4644 College Avenue , College Area
When you hump it south from San Diego State along College Avenue, heading for El Cajon Boulevard, the first sign of civilization is this li’l ol’ 1940s salmon-colored stucco house.
It sits on the corner of Adams and College, its wooden deck buried in purple morning glory and dotted with blue umbrellas and curly wrought-iron purple railings. The Egyptian Tea Room.
I climb up the steps to the deck. Big guy named John is putting up the umbrellas. This is late morning. Hot. Intense sun. They’re just opening, but already a student is looking for a hookup for his laptop on the veranda.
At first glance, inside’s like a regular deli, with the counter at one end, a few tables, and a settee or two. But then you start to notice other things. Some walls are washed cream and painted to look like ancient stones. Some are blue in the counter area, red in the lounge room off to the left.
The wall decorations are, well, Egyptian. Ankh crosses, scenes from the lives of the pharaohs. Hookahs with red-and-blue stained-glass water holders sit waiting for action. There’s a hookah menu. And a neon-lit “Specials” sign for Hookah Happy Hour (half-priced 3:00–7:00 p.m., Monday–Friday, so you’ll get an hour for maybe $8).
The menu is fairly typical sandwich-and-salad stuff. The College Burger, gyros sandwich (with beef and lamb), and BLT all go for $6.25. A Caesar salad’s $4.95. The most expensive salad, the blackened salmon Caesar, goes for $8.25.
The appetizers definitely look Egyptian. Hummus and pita bread with pesto and chipotle is $4.95. Dolmas (okay, that’s Greek for grape leaves stuffed with rice, spices, and herbs) are $3.50, and ful madamas, a seasoned fava-bean dish, goes for $3.95. The Pharaoh’s Pheast combines all three for $8.50.
These are good prices. At least one breakfast item shows a Middle-Eastern influence: the Aswan Dam omelet (“It’s a dam good omelet!”) has three eggs and a gyro filling of lamb and beef, red onions, tomato, and chunks of feta cheese. Plus rosemary potatoes and toast, $5.95.
I go for that. Give my order to Harry Seval, the owner. Says he created this place in 2004.
Why Egyptian — and why a tea house?
“Long story,” he says. “When I was a student at SDSU, I got the travel bug. I worked on a kibbutz in Israel, then went to Egypt. I loved the cafés of Cairo, with their hubble-bubbles — shishas, nargeelas they call them. They’re conducive to conversation. The way people lean back, settle in, play backgammon, read the paper, and talk, talk, talk. Cafés are so social over there.”
Five minutes later, his helper John comes over to the tall table where I’m sitting. He’s carrying my omelet. Wow, it’s something else. Looks packed.
“When I first went over,” Harry says, “I went to the Red Sea. Stayed for weeks in a Bedouin village called Dabab. I paid $10 a day for lodging and board, three meals. We’d have endless cups of tea, snorkel, fish. It was beautiful.”
He says he’s tried to recreate that atmosphere here. “But I had to be careful,” he says. “Because this was 2004, and 9/11 was still an open wound. Feelings were running high. Anything that had a Middle-East flavor, there could be bad feelings. So I stressed the Egyptian theme. Pyramids, pharaohs, Nefertiti, the romance of Egypt.”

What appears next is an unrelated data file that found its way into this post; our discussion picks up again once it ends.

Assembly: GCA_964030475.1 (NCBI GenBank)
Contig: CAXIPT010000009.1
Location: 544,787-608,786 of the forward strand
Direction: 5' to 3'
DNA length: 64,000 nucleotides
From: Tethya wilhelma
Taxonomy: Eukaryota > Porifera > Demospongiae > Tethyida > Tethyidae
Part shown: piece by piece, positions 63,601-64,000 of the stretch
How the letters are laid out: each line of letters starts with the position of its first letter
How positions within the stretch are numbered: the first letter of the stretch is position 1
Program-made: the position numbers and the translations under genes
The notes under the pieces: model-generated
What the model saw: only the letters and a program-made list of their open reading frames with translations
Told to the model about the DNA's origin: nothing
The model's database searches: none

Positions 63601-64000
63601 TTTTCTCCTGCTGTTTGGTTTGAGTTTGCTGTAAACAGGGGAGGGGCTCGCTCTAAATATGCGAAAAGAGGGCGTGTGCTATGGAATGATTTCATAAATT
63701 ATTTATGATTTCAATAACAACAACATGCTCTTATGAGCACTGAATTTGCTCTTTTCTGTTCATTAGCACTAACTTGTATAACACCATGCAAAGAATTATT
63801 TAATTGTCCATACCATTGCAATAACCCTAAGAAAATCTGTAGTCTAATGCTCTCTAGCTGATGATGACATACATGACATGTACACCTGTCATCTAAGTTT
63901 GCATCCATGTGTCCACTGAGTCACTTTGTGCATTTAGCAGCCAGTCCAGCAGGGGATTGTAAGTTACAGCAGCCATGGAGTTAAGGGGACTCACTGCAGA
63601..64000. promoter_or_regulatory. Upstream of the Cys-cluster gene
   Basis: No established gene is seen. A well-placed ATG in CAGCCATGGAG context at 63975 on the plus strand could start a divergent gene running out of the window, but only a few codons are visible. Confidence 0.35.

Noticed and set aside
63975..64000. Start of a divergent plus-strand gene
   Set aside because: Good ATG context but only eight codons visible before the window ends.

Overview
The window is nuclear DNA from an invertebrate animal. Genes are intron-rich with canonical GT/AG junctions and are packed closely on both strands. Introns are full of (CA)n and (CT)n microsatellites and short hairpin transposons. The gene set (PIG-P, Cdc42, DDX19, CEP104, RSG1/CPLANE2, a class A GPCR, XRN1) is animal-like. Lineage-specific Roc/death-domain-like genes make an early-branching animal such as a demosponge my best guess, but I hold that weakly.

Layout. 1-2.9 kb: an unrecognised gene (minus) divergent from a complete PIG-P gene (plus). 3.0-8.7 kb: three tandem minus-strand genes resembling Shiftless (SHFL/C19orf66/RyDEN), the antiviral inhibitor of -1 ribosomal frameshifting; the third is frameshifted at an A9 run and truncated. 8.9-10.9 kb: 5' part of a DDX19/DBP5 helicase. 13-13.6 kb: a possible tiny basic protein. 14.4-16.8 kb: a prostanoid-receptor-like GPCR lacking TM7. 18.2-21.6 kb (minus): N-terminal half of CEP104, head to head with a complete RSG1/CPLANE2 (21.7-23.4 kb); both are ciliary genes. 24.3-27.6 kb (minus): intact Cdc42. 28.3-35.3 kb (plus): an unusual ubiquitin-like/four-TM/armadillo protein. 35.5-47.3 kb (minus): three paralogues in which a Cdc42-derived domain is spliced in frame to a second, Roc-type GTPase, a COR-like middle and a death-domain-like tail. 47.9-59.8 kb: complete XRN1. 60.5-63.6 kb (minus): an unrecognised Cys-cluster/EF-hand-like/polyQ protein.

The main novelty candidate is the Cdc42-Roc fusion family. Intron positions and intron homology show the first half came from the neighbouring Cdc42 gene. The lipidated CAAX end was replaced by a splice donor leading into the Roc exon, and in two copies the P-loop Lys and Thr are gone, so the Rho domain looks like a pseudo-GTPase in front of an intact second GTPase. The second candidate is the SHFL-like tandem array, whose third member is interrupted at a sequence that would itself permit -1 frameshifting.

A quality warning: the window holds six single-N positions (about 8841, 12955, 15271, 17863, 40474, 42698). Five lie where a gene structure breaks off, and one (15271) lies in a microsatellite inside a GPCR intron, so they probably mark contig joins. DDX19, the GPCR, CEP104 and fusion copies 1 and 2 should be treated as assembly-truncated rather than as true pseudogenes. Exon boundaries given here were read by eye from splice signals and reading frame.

He seems to have been ahead of the curve on the hookah craze. “It’s strictly tobacco mixed with molasses and fruit pulp,” he says. “No tar, no chemicals. It’s hard to get addicted. Safer than drinking. The Turks brought it to Europe 400 years ago, along with the idea of tea and cafés. Yes, the Turks! Loved good conversation, intellectual exchange.”
Harry encourages the same, with open mikes on Friday nights, poetry readings on first Wednesdays, belly dancing on second Saturdays.
“I see this as a conversation café,” he says, “a refuge for artistic souls.”
And starving students? Well, yes. He reckons three could come in and get teas, a hookah, and something from the appetizers and not spend more than $20 combined.
“I don’t have kushari, the most common street food from Cairo,” he admits. “That’s lentils, chickpeas, rice, macaroni. The nearest thing I offer is ful madamas ($3.95), the seasoned fava beans. That is totally Egyptian.”
It’s also affordable. “I try to keep this a funky, Bohemian little café,” he says. “One great thing is we have so many regular customers who make this their hangout and come play backgammon, chess…”
Meanwhile, I’m chomping through my omelet, with its lamb-beef combo and the feta cheese. The potatoes have a sweet tang — could they be sweet potatoes?
Harry shakes his head. “No sweet potatoes.”
I guess it’s the herb combo. Whatever, no complaints.
Half an hour later, I head up to El Cajon Boulevard and the #15 bus. Still savoring the feta and lamb. Man, I’d love to have tried some of the drinks, like the Bedouin tea ($1.50) or the Turkish coffee ($3). But I didn’t think of it till it was too late.
Also wish I’d tried the ful. Seems the Egyptians have been growing and cooking and eating fava beans for 5000 years. Ramses III hisself was probably chowing down on ful 4000 years ago, the morning he fought off the Sea People.
I’d like to raise my spoon to the old pharaoh. And to his ambassador, Harry Seval.
Stop the press! Due to a family emergency, Harry has had to sell the tea room. Naser Amira has taken the reins. Most menu items are the same, but breakfast is being temporarily eliminated. In two months, Naser says he’ll change the restaurant’s name to The Prince. It will remain a hookah lounge–eatery.
The Place: The Egyptian Tea Room, 4644 College Avenue (at Adams), 619-265-7287
Prices: College Burger, $6.25; gyros sandwich (with beef and lamb), $6.25; BLT, $6.25; Caesar salad, $4.95; blackened salmon Caesar salad, $8.25
Hours: Midday–1:00 a.m., seven days
Buses: 1, 15, 856, 936
Nearest Bus Stops: El Cajon Boulevard and College Avenue